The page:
‘First Reformed’ Movie Review: Ethan Hawke Gives A Career-Best Performance As A Conflicted Reverend
The world is dying, and you’re not going to find any relief from First Reformed. Maybe, maybe, you can find a little bit of sympathy, or perhaps something vaguely resembling comfort. What this film mostly offers is a reckoning, and if you are able to accept ambiguity for a couple of hours (and also all the time), then you should be able to derive satisfaction from the latest from writer/director Paul Schrader.
Ethan Hawke has become one of American cinema’s most essential actors in the past several years, alternating between auteur-driven work like his collaborations with Richard Linklater and unabashed genre pieces like The Purge and Sinister. Here he combines the two strains seamlessly as Ernst Toller, a reverend at a 250-year-old Dutch Reformed church in upstate New York. He makes himself available to counsel his flock as much as would be expected in his position, but there is a core of emptiness to this vocation. His religious devotion is in great part a response to the in-combat death of his son, whom he had encouraged to enlist in the military. He faces his greatest challenge when Mary (Amanda Seyfried), a very pregnant parishioner, asks him to talk with her husband Michael (Philip Ettinger), a radical environmentalist who believes it is a resounding wrong to bring a child into a rapidly dying planet.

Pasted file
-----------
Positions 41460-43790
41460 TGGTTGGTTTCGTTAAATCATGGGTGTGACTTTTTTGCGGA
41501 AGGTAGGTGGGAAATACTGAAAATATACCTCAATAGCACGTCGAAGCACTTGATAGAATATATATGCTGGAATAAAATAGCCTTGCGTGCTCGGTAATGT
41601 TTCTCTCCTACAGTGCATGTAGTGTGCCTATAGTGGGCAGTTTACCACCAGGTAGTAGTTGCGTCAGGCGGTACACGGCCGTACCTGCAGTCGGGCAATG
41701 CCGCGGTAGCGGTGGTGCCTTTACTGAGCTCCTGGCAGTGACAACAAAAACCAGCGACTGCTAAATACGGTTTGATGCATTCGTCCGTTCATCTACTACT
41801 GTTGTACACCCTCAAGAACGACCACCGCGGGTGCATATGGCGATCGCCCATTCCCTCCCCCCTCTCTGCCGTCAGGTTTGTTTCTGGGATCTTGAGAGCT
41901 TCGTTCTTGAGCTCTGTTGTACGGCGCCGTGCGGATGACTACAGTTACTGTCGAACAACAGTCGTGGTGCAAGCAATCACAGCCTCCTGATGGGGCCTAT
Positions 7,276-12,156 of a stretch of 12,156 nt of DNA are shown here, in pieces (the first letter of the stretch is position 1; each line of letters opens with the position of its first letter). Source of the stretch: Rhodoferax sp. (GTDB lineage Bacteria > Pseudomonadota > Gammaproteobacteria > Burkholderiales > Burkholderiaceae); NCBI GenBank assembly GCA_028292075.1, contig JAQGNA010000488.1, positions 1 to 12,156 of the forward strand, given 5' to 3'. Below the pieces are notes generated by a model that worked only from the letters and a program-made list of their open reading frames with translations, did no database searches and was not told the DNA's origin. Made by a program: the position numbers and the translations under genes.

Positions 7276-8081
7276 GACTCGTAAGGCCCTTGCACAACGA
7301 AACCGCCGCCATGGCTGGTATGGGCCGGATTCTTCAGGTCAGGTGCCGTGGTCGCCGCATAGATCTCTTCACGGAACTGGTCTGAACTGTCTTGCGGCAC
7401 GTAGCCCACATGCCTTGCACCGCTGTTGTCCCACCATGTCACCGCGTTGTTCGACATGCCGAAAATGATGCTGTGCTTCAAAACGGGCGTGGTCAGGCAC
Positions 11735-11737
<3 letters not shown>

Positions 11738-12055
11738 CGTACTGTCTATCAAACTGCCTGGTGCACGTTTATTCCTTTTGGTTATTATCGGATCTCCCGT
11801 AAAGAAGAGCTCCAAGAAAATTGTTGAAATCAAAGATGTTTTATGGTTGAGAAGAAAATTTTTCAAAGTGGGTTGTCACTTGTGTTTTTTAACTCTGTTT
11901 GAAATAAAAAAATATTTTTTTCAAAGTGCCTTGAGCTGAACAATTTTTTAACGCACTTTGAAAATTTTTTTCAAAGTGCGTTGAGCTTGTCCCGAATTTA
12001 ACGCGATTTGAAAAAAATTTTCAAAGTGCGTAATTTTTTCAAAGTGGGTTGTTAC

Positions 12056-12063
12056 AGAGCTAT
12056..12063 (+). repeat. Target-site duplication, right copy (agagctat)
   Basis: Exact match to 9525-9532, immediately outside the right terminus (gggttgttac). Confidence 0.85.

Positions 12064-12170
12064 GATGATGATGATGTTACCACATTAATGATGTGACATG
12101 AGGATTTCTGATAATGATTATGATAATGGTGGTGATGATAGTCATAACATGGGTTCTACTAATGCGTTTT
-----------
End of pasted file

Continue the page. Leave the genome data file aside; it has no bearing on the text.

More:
First Reformed is mainly prosaic at first in its presentation of Reverend Toller and Mary as two adrift souls forging a connection to establish some stability amidst life-altering loss. Eventually, it becomes something stranger, offering a go at transcendent spirituality. A fantasy scene of flying through space makes it clear that sublime beauty can easily lurch into a tale of horror. Reverend Toller’s ailments come at him in all directions, whether eternal or earthbound. His body is twisting in on itself, with colorful discharges that are both hard to look at and hard to look away from. He is further driven asunder by his deteriorating relationships with the pastor (Cedric the Entertainer, here credited by his given name of Cedric Kyles) at First Reformed’s much more highly attended parent church and the choir director (Victoria Hill) who carries a torch for him.
Schrader has a long and varied directorial career, but his best known works are probably his screenplays for Martin Scorsese films, particularly Taxi Driver. There is a fair amount of Travis Bickle in Michael’s misguided push for wholesale revolution. Reverend Toller gradually takes on many of Michael’s characteristics, in a way that calls to mind Ingmar Bergman’s Persona. The subsuming of a revolutionary identity into an apparently moderate one conveys the susceptibility of the human condition. There is comfort to be drawn from this possibility (or probability) of connection, if we are okay with housing the scarier parts of ourselves.
Starring: Ethan Hawke, Amanda Seyfried, Cedric Kyles, Philip Ettinger, Victoria Hill
Director: Paul Schrader
Running Time: 108 Minutes
Rating: R for Disturbing Bodily Discharges and Intricate Self-Flagellation
Release Date: May 18, 2018 (Limited)